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Is Algeria's dialogue initiative for Libya still viable?

Algeria had announced a dialogue initiative bringing together Libya’s rival factions to be held in October, but the month passed without a meeting being held.
U.N. Special Envoy Bernardino Leon (C) attends a meeting in Ghadames September 29, 2014. Libya's elected parliament held U.N.-brokered talks with foes tied to a rival assembly on Monday calling for a ceasefire by armed factions and more dialogue to end a confrontation driving the OPEC member state close to civil war. Leon said after the meetings that both sides agreed on the need for a ceasefire, for humanitarian aid for victims of recent clashes in Tripoli, and to work to reopen airports closed by fighting
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TUNIS, Tunisia — The focus of some Libyans and others interested in Libyan affairs turned toward Algeria in September, when the government announced its intention to host a dialogue in late October among Libya’s warring parties. October passed, however, without the dialogue taking place. Libya’s fate became even murkier on Nov. 6 after the Supreme Constitutional Court invalidated the Council of Representatives, the Tobruk-based elected legislature recognized by the international community.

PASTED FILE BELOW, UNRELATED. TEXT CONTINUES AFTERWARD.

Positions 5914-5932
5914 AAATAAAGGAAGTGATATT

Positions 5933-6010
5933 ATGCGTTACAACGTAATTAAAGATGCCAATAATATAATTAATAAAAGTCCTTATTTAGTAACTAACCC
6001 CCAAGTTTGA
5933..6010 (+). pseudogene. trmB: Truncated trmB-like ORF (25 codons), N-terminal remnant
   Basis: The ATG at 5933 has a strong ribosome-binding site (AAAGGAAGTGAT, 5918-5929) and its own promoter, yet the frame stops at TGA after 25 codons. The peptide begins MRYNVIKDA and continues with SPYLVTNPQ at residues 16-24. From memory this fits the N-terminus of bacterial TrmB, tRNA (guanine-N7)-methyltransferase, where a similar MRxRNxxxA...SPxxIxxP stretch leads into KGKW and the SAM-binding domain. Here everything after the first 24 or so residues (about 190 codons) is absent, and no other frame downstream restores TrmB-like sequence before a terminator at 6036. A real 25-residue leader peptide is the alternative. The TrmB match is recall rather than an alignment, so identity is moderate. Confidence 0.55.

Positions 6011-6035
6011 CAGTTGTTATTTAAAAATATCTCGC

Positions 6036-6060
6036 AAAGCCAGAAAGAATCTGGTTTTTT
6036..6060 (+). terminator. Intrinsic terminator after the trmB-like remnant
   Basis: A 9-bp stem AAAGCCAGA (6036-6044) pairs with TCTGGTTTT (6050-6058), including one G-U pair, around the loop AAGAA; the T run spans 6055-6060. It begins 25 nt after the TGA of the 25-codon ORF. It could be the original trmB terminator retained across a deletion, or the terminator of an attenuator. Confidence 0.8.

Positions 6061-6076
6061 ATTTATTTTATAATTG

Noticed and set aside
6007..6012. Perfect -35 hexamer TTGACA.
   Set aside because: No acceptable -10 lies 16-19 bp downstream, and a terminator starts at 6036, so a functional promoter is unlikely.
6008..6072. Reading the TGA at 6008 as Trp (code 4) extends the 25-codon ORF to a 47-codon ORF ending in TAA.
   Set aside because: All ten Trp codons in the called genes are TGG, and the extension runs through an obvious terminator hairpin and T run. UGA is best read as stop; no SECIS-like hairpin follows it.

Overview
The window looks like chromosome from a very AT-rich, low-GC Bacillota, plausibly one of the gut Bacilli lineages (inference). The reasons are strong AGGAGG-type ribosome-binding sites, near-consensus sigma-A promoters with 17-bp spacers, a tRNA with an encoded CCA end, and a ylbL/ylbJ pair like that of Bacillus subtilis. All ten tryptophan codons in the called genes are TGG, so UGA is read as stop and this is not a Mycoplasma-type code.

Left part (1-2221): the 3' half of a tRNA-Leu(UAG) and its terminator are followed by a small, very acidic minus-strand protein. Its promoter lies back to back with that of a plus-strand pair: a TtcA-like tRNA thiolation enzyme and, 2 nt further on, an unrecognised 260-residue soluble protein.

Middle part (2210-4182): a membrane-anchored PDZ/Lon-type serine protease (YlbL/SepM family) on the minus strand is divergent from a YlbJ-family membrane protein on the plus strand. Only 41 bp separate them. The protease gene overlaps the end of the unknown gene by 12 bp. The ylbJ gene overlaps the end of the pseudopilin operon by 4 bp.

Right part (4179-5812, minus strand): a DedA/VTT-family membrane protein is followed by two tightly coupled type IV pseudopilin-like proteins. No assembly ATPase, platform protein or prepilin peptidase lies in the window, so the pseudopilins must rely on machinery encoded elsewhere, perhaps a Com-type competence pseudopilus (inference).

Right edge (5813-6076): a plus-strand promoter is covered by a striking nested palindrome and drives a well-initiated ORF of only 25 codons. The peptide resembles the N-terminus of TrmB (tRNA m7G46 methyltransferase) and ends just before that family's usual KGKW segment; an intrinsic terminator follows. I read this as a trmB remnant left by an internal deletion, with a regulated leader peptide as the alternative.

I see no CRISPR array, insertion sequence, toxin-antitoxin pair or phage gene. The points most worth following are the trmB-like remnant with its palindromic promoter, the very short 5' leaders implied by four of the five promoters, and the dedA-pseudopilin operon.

There are multiple reasons for the failed effort at a dialogue, but the result is the same: the conflicting parties in Libya must meet around the same table to discuss sparing the country more bloody conflict. In this respect, Bernardino Leon, special representative of the UN secretary-general, has sought to hold new meetings with influential figures following the court’s decision on the legislature.

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